Highland Light reopens to public after renovation: What to know about the Truro lighthouse

Highland Light in Truro is looking pretty spiffy these days.

According to the Cape Cod National Seashore, the legendary lighthouse has a new breathable coating, and masonry has been repaired, part of a recent renovation project that will be celebrated at a rededication ceremony at 10 a.m. on May 3.

The renovation project was launched after a National Park Service historic architecture team determined that a ventilation issue was accelerating deterioration of the structure, including exterior cracks and corrosion.

The ventilation issue stemmed from the application of a cement-like material to fill in air spaces and stabilize the lighthouse during its move back from an eroding cliff in 1996, according to the Seashore. This cement filling, along with non-breathable coatings applied to the lighthouse over the years, reduced venting and allowed excessive moisture to build up.

Highland Light in North Truro was moved 450 feet back from the eroding bluff in 1996.
Highland Light in North Truro was moved 450 feet back from the eroding bluff in 1996.

With Highland Light's reopening for seasonal tours, we thought we'd take a look at the popular beacon's history.

When was Highland Light built?

According to the Highland Light website (highlandlighthouse.org), there have been three towers at the Highland Light site over the years. The first version, a 45-foot-tall wooden tower, was established in 1797. In 1831, a new brick lighthouse was built. The 66-foot-tall brick tower that we see today was built in 1857, along with a keeper's house and generator shed.

A graphic from the July 14, 1996 edition of the Cape Cod Times shows how Highland Light was moved.
A graphic from the July 14, 1996 edition of the Cape Cod Times shows how Highland Light was moved.

Why was Highland Light moved in 1996?

While Highland Light was once located at a comfortable distance from the Atlantic-facing cliffs, erosion kept carving away at the margin. According to the National Park Service, "Erosion of the steep cliff throughout the years brought the present light station around 100 feet from the cliff's edge by the early 1990s."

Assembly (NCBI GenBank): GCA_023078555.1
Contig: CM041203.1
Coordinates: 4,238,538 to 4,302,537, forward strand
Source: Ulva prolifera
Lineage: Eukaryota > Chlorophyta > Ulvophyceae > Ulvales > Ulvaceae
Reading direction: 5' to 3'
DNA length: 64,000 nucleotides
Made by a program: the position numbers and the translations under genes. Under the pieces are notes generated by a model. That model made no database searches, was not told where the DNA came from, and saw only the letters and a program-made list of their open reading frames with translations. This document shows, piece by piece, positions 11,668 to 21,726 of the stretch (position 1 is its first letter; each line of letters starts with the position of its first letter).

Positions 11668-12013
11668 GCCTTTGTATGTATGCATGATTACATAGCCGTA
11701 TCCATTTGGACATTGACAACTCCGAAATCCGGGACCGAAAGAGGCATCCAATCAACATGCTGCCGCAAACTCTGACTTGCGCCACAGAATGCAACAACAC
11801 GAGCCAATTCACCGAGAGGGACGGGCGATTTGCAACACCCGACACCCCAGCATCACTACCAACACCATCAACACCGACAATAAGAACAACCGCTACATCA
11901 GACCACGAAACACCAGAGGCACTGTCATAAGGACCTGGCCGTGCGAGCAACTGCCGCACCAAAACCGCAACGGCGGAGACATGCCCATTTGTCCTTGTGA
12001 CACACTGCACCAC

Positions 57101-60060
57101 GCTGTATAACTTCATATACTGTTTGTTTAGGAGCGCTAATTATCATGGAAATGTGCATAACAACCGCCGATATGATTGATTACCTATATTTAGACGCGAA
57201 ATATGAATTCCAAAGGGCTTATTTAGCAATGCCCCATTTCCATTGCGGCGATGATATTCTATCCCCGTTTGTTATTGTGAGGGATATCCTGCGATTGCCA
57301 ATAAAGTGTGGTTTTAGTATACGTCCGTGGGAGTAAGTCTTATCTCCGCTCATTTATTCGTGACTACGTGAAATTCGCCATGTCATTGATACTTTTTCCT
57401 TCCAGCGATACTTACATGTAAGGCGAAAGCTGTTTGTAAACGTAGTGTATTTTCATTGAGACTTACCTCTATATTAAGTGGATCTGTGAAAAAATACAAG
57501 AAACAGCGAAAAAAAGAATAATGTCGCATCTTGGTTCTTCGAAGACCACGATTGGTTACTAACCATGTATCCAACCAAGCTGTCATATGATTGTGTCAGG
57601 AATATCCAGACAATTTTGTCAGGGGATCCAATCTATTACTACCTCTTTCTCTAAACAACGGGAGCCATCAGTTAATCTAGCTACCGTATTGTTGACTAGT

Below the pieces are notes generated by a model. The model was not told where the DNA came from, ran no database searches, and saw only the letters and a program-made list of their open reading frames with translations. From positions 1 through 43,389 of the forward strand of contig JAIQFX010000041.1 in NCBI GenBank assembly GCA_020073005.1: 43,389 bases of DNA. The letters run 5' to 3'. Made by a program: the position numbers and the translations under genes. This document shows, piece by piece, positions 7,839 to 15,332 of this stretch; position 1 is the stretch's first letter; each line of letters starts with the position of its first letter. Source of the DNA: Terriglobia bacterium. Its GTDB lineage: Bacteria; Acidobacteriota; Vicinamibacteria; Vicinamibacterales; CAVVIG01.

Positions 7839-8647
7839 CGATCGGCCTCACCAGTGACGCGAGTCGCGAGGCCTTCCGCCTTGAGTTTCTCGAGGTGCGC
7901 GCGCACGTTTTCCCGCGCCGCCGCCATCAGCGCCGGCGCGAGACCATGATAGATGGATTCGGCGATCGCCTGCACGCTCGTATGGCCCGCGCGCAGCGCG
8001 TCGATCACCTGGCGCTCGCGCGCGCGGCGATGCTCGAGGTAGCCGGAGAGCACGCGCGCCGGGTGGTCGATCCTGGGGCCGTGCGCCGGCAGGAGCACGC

The Truro Historical Society raised funds to move the lighthouse, buoyed by federal and state grants. In 1996, the lighthouse was moved 450 feet inland, according to the National Park Service

Here's how the Truro Historical Society described the moving operation:

"Using hydraulic jacks, the entire structure was lifted, mounted on rollers and set on rails. Thousands of visitors gathered to watch the move, which took place over eighteen days. During the move, workers placed quarters on the beams. The whole process went so slowly that you could only tell that the lighthouse was moving by watching the coins on the rails."

Have any celebrities stayed at Highland Light?

Literary superstar Henry David Thoreau stayed at Highland Light twice while visiting the Cape and wrote about the experience in his book "Cape Cod," according to Cape Cod National Seashore historian William Burke.

It seems like Thoreau took full advantage of his unusual lodgings, according to this passage from "Cape Cod": "As we were going to spend the night in a light-house, we wished to make the most of so novel an experience, and therefore told our host that we would like to accompany him when he went to light up. At rather early candle-light he lighted a small Japan lamp, allowing it to smoke rather more than we like on ordinary occasions, and told us to follow him."

Highland Light in Truro.
Highland Light in Truro.

How can I tour Highland Light?

Tours will run daily from 9 a.m. to 5 p.m. from May 3 through Oct. 31. The last tour of the day starts at 4:30 p.m. In addition to the tour, the Highland Light keeper's shop offers an assortment of interesting items for sale.

There is a tour charge: $8 for adults, $5 for students and $7 for seniors and military members. Children must be at least 48" tall to climb the lighthouse because of the stairs and ladders. For more information, visit the Highland Light website.

Eric Williams, when not solving Curious Cape Cod mysteries, writes about a variety of ways to enjoy the Cape, the weather, wildlife and other subjects. Contact him at ewilliams@capecodonline.com. Follow him on X: @capecast.

Thanks to our subscribers, who help make this coverage possible. If you are not a subscriber, please consider supporting quality local journalism with a Cape Cod Times subscription. Here are our subscription plans.

This article originally appeared on Cape Cod Times: Cape Cod lighthouses: Truro's newly renovated Highland Light open soon